Diversifying your Membership

Diversity refers to the inclusion of people from many different groups and the membership of Affiliated Clubs and Recognised Training Centres should be representative of the communities that they serve in their geographic locations.
 

Data collected by the RYA shows that there is significant under representation of certain groups not only across our clubs and centres but also across the RYA as the National Governing Body. In line with the RYA Equality, Diversity and Inclusion Strategy, we are committed to breaking down the barriers which stand in the way of anyone either trying boating for the first time or returning to become a member following a fantastic experience. There are several cases as to why equality, diversity and inclusion should be of paramount importance and these are:

  • The human case - all participants should feel welcome, whatever their background.
  • The business case – to maintain and increase participation, you may need to promote your organisation to a wider range of people and not rely on the traditional routes to attract new members or customers.
  • The funding case – public and charitable funding bodies want to know that any grants they make to your organisation can benefit the whole community.
  • The legal and financial case – if you fail to comply with the requirements of the Equality Act 2010, you risk reputational damage and legal action on the grounds of discrimination.

The RYA has been working closely with Professor Kevin Hylton to help develop the the RYA's Equality, Diversity and Inclusion work and has produced a short five minute video which looks specifically at why we need to embrace diversity and create inclusive environments for all.

During the Affiliates Conference in 2020, the RYA delivered a number of webinars, which look specifically on how clubs and centres can diversify their memberships and the benefits of doing so and you can access those webinars and resources here.


 

Using person centred approaches will be a key component when you start to look at how you might diversify your membership. Putting your potential and existing members at the heart of your In order to diversify your club membership, the best place to start is to understand your existing membership and there are many ways which you can do this. One way would be to ask your current members to complete an anonymous equality monitoring survey. These surveys ask a series of questions surrounding a persons’ protected characteristics (age, sex, gender reassignment, race, religion, pregnancy / maternity, disability, sexual orientation, and marriage / civil partnership) and the results can then be used to identify what gaps are present in your membership.

Many organisations will have some form of equality monitoring as part of their club membership application form - this enables them to see how the diversity of the membership fluctuates and what the causes of this could be. Alternatively, if as a club, you do not collect equality monitoring information you could look at photographs taken and club events over the years and see how much diversity is visible across your membership. We must be mindful however that not all protected characteristics are visible. Understanding the makeup of the local community will also assist you in further understanding where the gaps are in your existing membership. You can use the Office for National Statistics website to do this - the national census information is currently available on the website from 2011; however, the 2021 census was just carried out and the results of this will be made available in the coming months.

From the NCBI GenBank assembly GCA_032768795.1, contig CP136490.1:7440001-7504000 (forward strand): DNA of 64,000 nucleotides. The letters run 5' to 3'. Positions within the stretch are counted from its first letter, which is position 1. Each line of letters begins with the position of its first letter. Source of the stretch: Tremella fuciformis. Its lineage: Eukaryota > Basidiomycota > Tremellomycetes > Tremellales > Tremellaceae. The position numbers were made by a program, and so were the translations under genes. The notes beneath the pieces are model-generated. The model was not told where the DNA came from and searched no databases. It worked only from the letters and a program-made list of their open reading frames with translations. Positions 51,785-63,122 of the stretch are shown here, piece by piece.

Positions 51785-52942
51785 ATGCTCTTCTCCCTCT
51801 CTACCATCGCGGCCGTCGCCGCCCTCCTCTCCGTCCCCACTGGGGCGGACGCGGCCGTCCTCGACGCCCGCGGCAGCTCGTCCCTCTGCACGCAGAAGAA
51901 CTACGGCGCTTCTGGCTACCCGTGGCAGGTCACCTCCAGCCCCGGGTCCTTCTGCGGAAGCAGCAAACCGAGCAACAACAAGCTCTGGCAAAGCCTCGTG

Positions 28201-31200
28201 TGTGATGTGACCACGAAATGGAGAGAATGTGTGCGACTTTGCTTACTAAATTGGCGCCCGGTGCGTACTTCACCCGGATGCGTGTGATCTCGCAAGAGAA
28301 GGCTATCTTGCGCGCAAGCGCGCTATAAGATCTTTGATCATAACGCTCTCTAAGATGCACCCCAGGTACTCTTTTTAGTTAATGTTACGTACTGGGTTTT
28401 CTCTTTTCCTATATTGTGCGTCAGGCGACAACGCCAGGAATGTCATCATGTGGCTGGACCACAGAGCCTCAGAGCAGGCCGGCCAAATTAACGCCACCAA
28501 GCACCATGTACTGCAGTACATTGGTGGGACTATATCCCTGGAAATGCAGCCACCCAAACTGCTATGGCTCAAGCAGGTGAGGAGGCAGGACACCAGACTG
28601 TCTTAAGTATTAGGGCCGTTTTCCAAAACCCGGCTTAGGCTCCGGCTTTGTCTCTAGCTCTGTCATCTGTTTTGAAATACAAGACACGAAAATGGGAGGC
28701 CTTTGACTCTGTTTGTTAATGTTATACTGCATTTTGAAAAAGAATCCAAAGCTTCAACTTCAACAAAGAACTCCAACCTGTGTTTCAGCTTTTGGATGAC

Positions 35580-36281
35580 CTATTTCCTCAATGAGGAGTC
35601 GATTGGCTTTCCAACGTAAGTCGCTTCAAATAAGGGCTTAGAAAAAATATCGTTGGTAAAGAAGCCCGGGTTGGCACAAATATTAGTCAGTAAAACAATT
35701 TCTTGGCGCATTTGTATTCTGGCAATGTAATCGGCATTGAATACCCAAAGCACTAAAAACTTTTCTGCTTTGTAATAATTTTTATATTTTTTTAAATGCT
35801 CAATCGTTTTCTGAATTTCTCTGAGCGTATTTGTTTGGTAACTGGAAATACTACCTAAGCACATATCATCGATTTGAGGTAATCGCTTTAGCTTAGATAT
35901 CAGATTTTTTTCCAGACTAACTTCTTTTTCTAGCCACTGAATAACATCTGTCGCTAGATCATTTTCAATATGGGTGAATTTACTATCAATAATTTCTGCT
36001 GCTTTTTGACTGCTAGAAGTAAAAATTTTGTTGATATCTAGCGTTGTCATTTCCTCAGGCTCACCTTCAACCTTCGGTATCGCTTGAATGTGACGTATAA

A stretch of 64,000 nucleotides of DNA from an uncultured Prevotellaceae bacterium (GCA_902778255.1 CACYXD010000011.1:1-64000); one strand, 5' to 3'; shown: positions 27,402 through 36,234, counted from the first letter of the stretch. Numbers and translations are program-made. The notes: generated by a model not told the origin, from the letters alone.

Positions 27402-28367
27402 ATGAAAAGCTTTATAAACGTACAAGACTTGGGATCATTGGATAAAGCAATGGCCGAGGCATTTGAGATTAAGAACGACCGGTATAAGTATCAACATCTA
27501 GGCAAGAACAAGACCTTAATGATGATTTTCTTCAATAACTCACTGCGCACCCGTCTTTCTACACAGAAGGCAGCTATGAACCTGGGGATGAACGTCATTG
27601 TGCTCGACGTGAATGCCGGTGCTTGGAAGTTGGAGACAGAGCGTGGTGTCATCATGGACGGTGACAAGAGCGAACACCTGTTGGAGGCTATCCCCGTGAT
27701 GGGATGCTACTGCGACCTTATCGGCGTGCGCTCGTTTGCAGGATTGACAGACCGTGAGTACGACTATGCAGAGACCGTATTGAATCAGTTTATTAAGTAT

As a part of the Affiliated Club Conference 2020, a series of club development webinars were made available to encourage clubs to not only look at the diversity of their current membership but to also give them the tools to adapt their current community offer and approach to be more inclusive and welcoming to a wider audience. The webinars are available within the Club and Centre Support pages and can be found here.

By considering the offer that your club makes to the local community, could be one of the reasons you are seeing gaps in your membership. It is possible that the offer may only appeal to certain groups. For example, if a membership benefit was a monthly beer and hog roast night, this would immediately alienate people from the Muslim faith, as pork products and alcohol are not permitted. Most organised religions have a holy day or Sabbath when their main services or collective prayers take place: Friday for Muslims, Friday evening to Saturday evening for Jews and Sunday for Christians to name a few.

If you are organising an event such as an open day, you should consider whether a high proportion of your local community are members of a particular faith group and try to avoid times or days when they will be excluded from taking part due to a conflict with their religious or family commitments. In addition to weekly days of worship, every religion has its own festivals. You can find a list of key festivals on the Time and Date website. You could also consider if your club is accessible for people with disabilities, you can find a wealth of information regarding accessibility for people with disabilities here.

Once you have re-evaluated the community offer and addressed any inaccessibility at the club, you will start to attract a wider diversity of people. Once you have identified the gaps and looked at your community offer, it is equally as important to ensure that people are treated equally and fairly, regardless of their protected characteristics. Tackling bias and encouraging inclusive thinking can be difficult, but there are several resources available to help you with this and they can be found in the EDI resource library.